Panda, Penguins, and Hummingbirds oh my. If this menagerie means anything to you, then you probably have at least one foot in the world of search marketing. These pet names that Google assigns to algorithm updates equate to proclamations that the rules of engagement for search have been edited. These changes always represent challenges and opportunities, and one Google’s latest moves may be an indirect opportunity for nonprofits to grow their support.
Based on the data that is coming out of analytics, Hummingbird, has finally directed Google’s attention to the quality of inbound links. In fact, their scrutiny has been so harsh many experts are saying this marks the end not only of link building but SEO entirely. But while inbound links have taken a beating, they are still an important part of the search marketing picture. Their role and value have changed, and this opens up a window of opportunity for non-profits to benefit.
Site owners for non-profits will typically offer an outbound link to donors and supporters. These were often considered as insignificant because these sites are often technically lacking and don’t have huge traffic numbers. What they typically do have is very seasoned domains that carry authority. While they are far from the top tier of inbound links, they do fill a nice spot in the hierarchy, and search marketers are taking notice.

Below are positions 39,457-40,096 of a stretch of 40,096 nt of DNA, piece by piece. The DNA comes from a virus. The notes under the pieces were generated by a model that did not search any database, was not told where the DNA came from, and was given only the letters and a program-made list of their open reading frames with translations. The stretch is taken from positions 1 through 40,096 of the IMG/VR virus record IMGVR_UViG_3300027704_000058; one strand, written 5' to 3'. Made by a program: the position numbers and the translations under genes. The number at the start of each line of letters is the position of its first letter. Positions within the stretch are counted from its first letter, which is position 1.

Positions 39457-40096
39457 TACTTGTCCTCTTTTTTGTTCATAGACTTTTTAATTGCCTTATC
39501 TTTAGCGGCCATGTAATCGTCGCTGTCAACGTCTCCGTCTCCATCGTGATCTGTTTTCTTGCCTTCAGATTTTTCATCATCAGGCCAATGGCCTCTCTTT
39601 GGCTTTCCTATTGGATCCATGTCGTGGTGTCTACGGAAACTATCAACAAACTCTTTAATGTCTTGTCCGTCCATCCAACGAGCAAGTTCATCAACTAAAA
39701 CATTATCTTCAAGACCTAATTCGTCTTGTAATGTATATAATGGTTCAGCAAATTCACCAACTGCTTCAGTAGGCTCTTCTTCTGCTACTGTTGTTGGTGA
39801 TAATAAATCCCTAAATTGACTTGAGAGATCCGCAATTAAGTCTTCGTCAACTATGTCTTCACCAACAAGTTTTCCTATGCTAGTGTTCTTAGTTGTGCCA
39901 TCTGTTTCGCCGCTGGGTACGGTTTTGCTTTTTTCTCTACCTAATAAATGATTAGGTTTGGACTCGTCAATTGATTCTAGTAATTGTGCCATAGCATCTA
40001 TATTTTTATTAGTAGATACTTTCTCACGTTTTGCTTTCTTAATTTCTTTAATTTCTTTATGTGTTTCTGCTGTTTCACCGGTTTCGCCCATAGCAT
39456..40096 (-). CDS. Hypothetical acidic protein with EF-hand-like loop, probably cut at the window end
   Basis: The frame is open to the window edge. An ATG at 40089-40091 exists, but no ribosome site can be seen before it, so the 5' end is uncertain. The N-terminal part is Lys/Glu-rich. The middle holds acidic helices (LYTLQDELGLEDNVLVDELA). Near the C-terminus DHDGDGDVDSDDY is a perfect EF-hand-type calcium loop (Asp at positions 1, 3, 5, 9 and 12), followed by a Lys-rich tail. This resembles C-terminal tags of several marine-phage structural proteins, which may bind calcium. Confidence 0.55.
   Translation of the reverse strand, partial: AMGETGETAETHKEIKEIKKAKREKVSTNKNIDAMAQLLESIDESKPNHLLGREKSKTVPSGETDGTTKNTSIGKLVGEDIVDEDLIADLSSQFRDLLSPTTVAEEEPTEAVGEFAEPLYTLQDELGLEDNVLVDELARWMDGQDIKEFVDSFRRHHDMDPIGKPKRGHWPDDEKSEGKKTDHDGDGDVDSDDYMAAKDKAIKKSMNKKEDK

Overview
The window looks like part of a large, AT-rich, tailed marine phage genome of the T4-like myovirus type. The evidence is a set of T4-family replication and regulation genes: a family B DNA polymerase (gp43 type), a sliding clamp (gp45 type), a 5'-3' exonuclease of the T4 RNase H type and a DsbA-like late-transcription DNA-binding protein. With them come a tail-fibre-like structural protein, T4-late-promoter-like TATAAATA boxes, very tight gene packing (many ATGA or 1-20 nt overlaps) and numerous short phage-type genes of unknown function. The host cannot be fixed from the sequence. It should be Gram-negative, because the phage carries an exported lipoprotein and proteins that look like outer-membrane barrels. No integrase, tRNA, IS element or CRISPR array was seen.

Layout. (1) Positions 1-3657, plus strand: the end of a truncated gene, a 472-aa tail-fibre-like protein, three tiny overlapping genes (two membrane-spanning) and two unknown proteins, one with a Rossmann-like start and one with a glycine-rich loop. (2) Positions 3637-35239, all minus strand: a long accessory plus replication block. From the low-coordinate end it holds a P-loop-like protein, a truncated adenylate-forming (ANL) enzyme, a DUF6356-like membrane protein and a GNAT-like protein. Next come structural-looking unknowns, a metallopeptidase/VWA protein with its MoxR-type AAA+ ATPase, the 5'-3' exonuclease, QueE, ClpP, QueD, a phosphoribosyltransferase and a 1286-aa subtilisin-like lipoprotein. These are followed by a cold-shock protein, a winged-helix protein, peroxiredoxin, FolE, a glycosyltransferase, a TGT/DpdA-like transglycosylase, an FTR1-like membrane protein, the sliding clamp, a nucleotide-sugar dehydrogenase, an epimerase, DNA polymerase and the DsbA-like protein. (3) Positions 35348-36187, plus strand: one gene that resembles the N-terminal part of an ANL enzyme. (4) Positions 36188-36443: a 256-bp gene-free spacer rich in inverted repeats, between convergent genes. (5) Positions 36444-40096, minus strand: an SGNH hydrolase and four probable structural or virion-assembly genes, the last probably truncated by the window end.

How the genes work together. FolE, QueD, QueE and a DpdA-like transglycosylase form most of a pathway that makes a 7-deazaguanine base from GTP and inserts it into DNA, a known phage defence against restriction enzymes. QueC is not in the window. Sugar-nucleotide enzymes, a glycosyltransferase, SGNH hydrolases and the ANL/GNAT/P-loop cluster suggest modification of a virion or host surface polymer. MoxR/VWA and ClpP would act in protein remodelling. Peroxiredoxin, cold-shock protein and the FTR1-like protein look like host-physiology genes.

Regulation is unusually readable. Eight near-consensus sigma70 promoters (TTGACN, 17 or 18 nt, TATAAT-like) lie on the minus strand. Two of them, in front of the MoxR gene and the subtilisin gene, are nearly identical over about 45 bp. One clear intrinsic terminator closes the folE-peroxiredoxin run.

So where is the opportunity for non-profits?
If you manage a non-profit’s website, make it easy for the people who want these links to get them. Offer to include a link structured like these sponsors would like it, with specific anchor text, and make it an easy transaction for them to support your organization. I know, I know, this sounds like you a purchased link, but it’s not. It’s more like a gold star for helping the greater good. Business is supporting a non-profit, and that organization is acknowledging them for doing so. It’s all good, and so far Google seems to agree. I have seen great inbound links from non-profits, and there are many organizations out there that would like to participate.
If you operate a non-profit, make sure your link policy is clear and establish a tiered sponsorship system. Tier one might get you a link on a page full of donors, but tier two might get you your own page with a description of your business that includes a structured link and serves as a sales pitch for visitors to the non-profit site. (An example would be one of our sponsorship pages with Loudoun Lyme here)
From volunteer fire departments to food banks, there are countless opportunities for businesses and non-profits to partner. The charitable organization gets some much needed financial help, and local businesses get to bolster their brand by associating themselves with worthy causes and get a little link love along the way. It’s a classic win-win, and all it takes is a little creativity.